The paintings are listed together because they both depict the same mountain range and the general treatment appears similar.
WHERE SHATTERED MOUNTAINS LIE
Sometimes misnamed ‘Where Sheltered Mountains Lie,’ but ‘shattered’ is the word used in the 1934 studio sale catalogue, so believed to be correct.
- Medium: oil on canvas.
- Dimensions: different sources give different sizes, 1270 x 660 mm (0.84 m²), 1256 x 648 mm (0.81 m²) and 1245 x 635 mm (49 x 25 in, 0.79 m²), the width/height proportions being the same (less than 1:50 difference), and the average dimensions being 1257 x 648 mm (0.81 m²).
- History: 1920-1930; signed and dated 1930 according to auction aggregate sites, but relationship to The Soul’s Journey, which is dated to 1925 or earlier, makes a compositional date of the earlier 1920s possible; exhibited Royal Academy, 1930, no. 267; exhibited Aberdeen Art Gallery, 1931; auctioned Christie’s, London, 9 Feb 1934, “The artist’s studio sale; Christie’s, 9 February 1934, lot 66 “Title verso,” sold; auctioned Phillip’s, London, 6 Mar 1991, “Title / verso,” sold; auctioned 14 Jun 1991; auctioned 3 Jun 1994; auctioned 11 Aug 1994; auctioned Christie’s, London, 20 Oct 1994, “inscribed and dated ‘Mrs A.L. Swynnerton ARA Where sheltered Mountains Lie/1930,” sold.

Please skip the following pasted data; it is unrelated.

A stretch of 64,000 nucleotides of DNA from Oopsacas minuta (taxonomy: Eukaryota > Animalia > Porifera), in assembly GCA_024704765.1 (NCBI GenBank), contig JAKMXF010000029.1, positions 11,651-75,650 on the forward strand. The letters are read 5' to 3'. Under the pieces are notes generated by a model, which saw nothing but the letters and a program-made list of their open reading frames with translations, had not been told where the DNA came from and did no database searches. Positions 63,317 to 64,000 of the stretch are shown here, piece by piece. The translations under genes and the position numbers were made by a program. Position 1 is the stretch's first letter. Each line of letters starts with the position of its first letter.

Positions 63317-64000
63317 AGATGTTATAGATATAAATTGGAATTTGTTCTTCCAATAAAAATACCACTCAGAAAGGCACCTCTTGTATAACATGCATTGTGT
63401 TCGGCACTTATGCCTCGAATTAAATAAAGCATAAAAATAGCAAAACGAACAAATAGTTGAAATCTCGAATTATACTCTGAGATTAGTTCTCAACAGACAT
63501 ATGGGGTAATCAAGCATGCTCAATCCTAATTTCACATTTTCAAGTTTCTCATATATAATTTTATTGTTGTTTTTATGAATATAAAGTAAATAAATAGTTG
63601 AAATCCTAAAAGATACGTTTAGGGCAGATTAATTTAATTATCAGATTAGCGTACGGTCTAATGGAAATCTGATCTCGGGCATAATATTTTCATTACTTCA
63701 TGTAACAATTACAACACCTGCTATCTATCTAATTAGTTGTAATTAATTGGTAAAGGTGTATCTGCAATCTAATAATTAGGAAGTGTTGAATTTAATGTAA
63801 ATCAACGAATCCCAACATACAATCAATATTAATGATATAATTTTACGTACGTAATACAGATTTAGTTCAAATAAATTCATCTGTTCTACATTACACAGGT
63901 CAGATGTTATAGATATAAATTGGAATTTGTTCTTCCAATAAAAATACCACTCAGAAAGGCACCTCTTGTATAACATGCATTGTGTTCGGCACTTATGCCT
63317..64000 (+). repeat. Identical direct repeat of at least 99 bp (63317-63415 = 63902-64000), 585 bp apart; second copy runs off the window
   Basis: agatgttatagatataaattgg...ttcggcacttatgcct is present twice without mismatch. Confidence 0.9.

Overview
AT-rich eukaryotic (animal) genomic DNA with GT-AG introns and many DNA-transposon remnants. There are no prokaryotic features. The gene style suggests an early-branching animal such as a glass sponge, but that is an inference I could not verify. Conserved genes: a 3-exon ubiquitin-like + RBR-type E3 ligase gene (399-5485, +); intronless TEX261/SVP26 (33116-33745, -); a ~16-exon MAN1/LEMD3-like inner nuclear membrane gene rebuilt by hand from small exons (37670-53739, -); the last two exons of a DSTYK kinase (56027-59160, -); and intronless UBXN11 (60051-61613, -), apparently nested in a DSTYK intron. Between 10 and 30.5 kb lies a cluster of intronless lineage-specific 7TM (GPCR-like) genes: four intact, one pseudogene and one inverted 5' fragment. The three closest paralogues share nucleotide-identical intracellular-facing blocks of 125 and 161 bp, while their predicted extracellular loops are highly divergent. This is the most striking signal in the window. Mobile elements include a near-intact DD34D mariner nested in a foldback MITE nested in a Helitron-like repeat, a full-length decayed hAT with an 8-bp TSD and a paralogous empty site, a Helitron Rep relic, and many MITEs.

- Location: unknown.
THE SOUL’S JOURNEY
- Medium: oil on canvas.
- Dimensions: 1613 x 1003 mm (1.62 m²), unframed.
- History: exhibited 1923, Manchester Art Gallery (visible in exhibition photo); exhibited Royal Academy, 1925 (The Guardian, London, 2 May 1925); “Exhibited at the Carnegie Institute, Pittsburgh, Pa., U.S.A. Exhibited Manchester 1932” (posthumous studio sale catalogue, typographical error for 1923?); auctioned Christie’s, 9 Feb 1934; given to Glasgow Museums by Francis Howard, 1952; also known as “The Soul’s Awakening.”
- Location: Glasgow Museums Resource Centre.
The mountains in the two paintings form a continuum, suggesting that they were painted during the same period, perhaps the early 1920s, in spite of The Soul’s Journey being signed and dated 1930. It is known that Annie would work on pictures over extended periods, meaning years could elapse between original composition and final working.
Combining the images suggests that the figure in The Soul’s Journey could originally have been more central and the canvas to have been truncated, or that Where Shattered Mountains Lie may similarly have once been a larger work.